“It’s been pretty class apart from the world ending!” Even with the collapse of human society still ongoing on a global scale, Cork’s finest post-metal export God Alone are seemingly in fine spirits indeed. But yet, it’s hardly surprising given why. “We were able to write and record remotely together over the lockdown here in Ireland and that made us a bit less sad about having to cancel or postpone all our show and tour plans. We still got to play some really cool and nice shows before the world stopped and we finally got around to organising the remix EP and finishing the writing of our next album so we're very happy campers."
Late last year, God Alone dropped their third and first self-titled EP via Cosmonaut. Whilst the incorporation of blackened aesthetics and engulfing post-metal was no longer an original proposition, the band completely turned the genre on its head. With intriguing danceable melodies, clashing synths, colourful vibrancy and curious Celtic charm, God Alone channelled experimentation in an unbound fashion, fusing elements from a myriad of influences outside the genre of the record to create a record that was distinctly fresh and characteristic.
“We think our self titled EP is the first in our discography we were truly happy with musically.” Continue the band as a collective. ”Tom Peters of Alpha Male Tea Party who produced it is an absolute hero and an incredible engineer who really understood what we were trying to do and I don't think it would have sounded half as nice as we think it does without him. The EP and the touring we did to support it are some of our favourite memories of all time and we're truly grateful to everyone involved who helped us make it and to everyone who took the time to listen to it.”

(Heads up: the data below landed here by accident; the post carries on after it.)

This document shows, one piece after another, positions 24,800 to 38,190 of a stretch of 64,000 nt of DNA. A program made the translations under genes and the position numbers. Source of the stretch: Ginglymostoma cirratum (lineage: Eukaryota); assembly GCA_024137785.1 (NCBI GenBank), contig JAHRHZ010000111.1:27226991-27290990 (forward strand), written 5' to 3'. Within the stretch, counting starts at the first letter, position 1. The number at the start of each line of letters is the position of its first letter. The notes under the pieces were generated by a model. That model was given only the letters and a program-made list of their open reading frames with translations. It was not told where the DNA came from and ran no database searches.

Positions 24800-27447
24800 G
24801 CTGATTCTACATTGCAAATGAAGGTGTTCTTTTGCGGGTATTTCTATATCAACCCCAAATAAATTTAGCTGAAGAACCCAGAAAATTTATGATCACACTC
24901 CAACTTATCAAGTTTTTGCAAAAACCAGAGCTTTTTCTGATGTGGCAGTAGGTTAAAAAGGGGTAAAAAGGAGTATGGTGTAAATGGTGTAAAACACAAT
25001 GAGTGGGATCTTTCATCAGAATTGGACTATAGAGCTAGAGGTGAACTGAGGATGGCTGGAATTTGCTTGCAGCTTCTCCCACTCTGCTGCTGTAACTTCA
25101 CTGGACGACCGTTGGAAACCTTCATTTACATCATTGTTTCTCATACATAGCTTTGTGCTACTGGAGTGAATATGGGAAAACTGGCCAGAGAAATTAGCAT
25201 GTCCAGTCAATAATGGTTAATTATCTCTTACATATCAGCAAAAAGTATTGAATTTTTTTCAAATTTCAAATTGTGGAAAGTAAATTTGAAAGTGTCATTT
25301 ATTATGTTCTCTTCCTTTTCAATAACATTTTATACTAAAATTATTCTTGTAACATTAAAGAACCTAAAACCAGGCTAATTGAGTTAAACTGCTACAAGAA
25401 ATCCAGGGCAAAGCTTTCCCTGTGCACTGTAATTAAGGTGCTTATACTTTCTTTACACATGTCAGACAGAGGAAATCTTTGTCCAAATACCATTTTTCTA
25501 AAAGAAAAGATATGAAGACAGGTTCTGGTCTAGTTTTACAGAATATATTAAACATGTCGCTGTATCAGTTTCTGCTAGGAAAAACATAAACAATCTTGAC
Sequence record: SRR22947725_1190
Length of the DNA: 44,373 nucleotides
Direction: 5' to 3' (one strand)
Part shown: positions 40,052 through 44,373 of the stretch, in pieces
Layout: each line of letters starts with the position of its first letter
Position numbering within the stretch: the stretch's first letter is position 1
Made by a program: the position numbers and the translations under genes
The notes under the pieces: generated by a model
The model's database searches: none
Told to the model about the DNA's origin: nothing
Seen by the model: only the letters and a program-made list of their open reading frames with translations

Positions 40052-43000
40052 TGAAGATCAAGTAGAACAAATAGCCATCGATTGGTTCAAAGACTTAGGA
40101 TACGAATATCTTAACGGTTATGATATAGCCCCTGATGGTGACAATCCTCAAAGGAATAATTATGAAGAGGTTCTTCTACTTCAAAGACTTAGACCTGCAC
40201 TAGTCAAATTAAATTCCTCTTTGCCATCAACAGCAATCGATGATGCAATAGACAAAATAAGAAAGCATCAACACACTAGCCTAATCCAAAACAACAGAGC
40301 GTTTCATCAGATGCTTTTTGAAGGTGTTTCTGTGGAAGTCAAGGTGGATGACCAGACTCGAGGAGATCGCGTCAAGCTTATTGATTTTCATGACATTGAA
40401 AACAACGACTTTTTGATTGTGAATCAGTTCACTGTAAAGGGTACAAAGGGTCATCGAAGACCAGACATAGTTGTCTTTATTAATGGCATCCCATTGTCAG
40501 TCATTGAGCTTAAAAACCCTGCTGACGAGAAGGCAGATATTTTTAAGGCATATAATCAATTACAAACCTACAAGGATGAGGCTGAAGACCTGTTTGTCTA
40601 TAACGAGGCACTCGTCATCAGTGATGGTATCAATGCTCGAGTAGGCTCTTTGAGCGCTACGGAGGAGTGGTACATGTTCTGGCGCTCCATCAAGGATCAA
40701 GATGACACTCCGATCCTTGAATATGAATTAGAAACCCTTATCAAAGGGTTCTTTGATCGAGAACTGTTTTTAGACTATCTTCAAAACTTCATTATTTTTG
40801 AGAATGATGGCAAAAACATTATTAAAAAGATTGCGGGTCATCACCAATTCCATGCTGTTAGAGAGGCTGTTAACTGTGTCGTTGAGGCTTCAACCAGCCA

However, even with the group’s penchant for electronics and fluid creativity made transparently clear last year, it’s fairly safe to assume not a single person nor fan expected what was set to come next. Released just recently is God Alone², a remix record that saw band transmogrify great obsidian slabs of post-metal into raving club bangers. This may sound an utter self-indulgent mess and a lockdown induced endeavour to banish boredom but neither is true. “We had been meaning to ask people to remix it for a while and the lockdown gave us the perfect opportunity to finally get on it because we couldn't leave our houses or meet up or anything,” the band explains.
A collage of sounds that spur and invigorate, the release saw God Alone enlist eight excellent electronic producers to implement their own flavour into the record. What transpired was a clashing of sounds containing intense chemical raving fury, such as An Eldritch Abomination's remix of 'Madting' and ambient soundscapes to bathe in, such as in the case of Doubt's reimagining of 'Feeling On Tic'. Or, as in the case of the Ghostking Is Dead remix of 'Ke Ta', a juxtaposing mixture of both. “The producers on this EP are some of our favourite in the country so it was amazing to see them all together and give their interpretations of our music," God Alone explain. "There was a wide variety of sounds on the original EP so getting producers from all different genres really helped accentuate that. We sent them each the stems of the tracks and asked them to do whatever they'd like to them and we are beyond happy with each and every of the tracks they created. We've always been influenced by electronic music in our music and it was incredibly cool and nice to hear people's interpretations of our songs and make club bangers out of them.”